No studio has ever had the year that Walt Disney Studios is about to. Even after their record-breaking box office successes of 2018—where it cleared a staggering $3 billion domestically and outrageous $7 billion worldwide—the ceiling looks set to shatter again.
Disney should easily eclipse their 2018 accomplishments this year, with a slate bursting at the seams with franchise culminations, fan-favorite sequels, and remakes of some of their most beloved properties.
Disney’s forthcoming schedule is very much like last year’s catalog but on steroids, and history books are already being re-written with the extraordinary launch of Captain Marvel, set to cross the billion-dollar threshold in the coming days.
On the back of Captain Marvel’s success, the live-action remake of Dumbo flew into theaters this past weekend and remains something of an enigma. It was predicted to open with roughly $50 million stateside but fell just short with only $45 million in sales. We can probably rule out an eight-digit gross. Even if it doesn’t fly as high as hoped, a tidy sum would still aid their record-breaking year.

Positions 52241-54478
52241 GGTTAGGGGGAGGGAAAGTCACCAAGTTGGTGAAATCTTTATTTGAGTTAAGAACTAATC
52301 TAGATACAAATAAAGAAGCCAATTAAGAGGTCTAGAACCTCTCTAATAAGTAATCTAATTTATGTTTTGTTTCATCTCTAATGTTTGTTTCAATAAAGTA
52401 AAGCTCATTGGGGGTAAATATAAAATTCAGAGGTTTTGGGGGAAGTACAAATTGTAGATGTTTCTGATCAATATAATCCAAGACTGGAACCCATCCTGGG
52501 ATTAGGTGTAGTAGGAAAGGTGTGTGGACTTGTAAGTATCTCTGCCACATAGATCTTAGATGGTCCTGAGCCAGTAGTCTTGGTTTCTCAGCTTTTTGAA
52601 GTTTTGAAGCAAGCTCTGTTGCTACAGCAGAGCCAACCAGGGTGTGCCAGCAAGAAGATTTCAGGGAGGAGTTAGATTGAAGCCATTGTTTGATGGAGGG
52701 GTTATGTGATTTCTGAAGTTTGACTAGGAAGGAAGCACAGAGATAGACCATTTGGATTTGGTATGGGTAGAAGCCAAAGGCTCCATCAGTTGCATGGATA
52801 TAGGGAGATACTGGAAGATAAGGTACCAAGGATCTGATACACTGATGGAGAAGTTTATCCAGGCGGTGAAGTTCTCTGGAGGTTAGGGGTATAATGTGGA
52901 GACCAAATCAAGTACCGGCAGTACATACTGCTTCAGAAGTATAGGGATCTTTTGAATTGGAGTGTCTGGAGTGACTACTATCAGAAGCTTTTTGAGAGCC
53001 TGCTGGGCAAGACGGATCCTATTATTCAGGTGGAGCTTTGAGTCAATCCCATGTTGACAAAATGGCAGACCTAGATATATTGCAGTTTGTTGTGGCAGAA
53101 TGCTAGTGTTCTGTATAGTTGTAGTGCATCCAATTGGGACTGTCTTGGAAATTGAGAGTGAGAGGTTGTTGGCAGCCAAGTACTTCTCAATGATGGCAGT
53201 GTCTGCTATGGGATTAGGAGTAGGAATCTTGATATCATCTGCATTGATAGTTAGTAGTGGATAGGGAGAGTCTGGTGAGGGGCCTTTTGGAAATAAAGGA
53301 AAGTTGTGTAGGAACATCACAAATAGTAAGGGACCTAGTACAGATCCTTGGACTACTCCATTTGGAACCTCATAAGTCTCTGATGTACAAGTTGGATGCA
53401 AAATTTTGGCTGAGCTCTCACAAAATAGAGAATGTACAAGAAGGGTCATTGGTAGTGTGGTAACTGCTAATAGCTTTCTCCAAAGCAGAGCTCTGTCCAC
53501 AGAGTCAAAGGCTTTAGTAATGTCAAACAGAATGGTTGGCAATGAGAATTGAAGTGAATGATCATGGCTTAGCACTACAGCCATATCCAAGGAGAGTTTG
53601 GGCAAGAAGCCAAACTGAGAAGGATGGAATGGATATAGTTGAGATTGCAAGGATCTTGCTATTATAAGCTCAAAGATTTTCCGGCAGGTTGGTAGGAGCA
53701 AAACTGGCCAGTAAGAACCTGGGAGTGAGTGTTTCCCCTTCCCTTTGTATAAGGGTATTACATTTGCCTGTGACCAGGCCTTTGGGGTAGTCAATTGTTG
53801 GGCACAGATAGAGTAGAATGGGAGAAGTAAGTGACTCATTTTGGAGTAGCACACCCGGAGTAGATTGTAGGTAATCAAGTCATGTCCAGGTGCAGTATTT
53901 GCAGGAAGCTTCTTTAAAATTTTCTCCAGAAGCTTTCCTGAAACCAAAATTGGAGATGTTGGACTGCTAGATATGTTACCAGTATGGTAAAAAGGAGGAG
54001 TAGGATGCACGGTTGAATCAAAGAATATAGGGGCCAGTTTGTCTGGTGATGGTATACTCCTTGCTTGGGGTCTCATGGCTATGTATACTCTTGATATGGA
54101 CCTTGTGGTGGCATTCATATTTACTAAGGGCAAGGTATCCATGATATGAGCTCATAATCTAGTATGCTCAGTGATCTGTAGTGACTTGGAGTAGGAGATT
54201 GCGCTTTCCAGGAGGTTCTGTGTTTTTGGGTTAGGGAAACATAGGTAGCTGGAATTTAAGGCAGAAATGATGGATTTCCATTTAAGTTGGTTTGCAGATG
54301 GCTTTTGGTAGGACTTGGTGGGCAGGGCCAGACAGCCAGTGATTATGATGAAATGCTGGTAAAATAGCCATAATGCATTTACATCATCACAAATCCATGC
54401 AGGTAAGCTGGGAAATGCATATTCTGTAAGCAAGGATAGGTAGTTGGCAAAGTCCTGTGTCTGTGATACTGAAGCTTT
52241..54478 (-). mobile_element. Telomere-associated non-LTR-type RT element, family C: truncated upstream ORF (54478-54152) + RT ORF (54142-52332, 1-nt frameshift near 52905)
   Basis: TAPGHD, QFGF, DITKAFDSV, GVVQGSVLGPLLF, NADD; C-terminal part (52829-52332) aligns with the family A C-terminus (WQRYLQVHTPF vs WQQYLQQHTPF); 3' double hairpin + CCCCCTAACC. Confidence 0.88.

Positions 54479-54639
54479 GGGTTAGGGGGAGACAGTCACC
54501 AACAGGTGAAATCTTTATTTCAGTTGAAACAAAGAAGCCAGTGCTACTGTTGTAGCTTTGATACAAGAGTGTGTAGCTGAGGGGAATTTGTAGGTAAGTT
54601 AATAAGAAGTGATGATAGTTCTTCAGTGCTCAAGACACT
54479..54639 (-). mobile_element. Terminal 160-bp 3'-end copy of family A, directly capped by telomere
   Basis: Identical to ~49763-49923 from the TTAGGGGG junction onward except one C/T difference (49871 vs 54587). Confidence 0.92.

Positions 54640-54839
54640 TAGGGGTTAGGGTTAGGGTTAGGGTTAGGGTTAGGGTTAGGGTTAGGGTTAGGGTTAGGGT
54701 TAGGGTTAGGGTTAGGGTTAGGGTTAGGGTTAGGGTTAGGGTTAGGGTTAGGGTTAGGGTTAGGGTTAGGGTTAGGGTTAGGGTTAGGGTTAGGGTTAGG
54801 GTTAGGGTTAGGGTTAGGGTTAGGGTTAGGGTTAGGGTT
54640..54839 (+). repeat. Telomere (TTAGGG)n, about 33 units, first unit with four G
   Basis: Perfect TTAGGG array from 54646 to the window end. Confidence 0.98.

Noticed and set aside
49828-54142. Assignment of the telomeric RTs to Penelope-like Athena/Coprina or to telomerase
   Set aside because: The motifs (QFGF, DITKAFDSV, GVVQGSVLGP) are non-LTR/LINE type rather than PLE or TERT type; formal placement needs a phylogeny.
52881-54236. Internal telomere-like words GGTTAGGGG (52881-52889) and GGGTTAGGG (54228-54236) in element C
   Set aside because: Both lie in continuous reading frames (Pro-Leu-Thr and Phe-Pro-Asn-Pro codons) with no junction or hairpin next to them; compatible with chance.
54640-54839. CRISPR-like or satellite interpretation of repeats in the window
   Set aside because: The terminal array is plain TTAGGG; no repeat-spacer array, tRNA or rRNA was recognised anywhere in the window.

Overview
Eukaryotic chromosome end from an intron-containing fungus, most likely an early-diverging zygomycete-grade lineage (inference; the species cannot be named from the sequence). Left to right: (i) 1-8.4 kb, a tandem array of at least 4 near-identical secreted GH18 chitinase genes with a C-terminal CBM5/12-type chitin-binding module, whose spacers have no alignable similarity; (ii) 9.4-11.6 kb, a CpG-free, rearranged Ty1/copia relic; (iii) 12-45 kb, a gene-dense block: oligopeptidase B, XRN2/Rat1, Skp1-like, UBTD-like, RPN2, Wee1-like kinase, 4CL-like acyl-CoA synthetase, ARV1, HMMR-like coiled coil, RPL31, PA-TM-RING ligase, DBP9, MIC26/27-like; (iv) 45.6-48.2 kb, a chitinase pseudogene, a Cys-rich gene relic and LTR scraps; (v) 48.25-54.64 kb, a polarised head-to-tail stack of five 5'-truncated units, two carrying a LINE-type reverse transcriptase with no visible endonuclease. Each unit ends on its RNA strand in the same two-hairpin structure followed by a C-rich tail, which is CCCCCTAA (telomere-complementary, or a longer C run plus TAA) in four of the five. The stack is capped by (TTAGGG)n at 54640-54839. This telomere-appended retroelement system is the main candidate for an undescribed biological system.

Disney sticks with the animal theme with the release of Penguins in April, the latest Disneynature documentary. Compared to the surrounding releases, it will earn pennies but anything to push the box office higher will be beneficial.
Sagas reach their conclusions
And then, Endgame is upon us. Many speculate whether the hotly-anticipated finale could be the next box-office king (Avatar currently holds the title at just a shade under $2.8 billion). That finger-snapping cliffhanger had audiences clamoring for more, and the secrecy enshrouding the marketing should lead to increased, feverish interest. Pundits are projecting a monster opening weekend but a smaller domestic total, although worldwide could tell a different story entirely. It remains to be seen whether Endgame can hit the $2 billion mark again and I wouldn’t like to call it. Either way, the measuring stick shouldn’t be Infinity War and it is bound to be a gargantuan success nonetheless.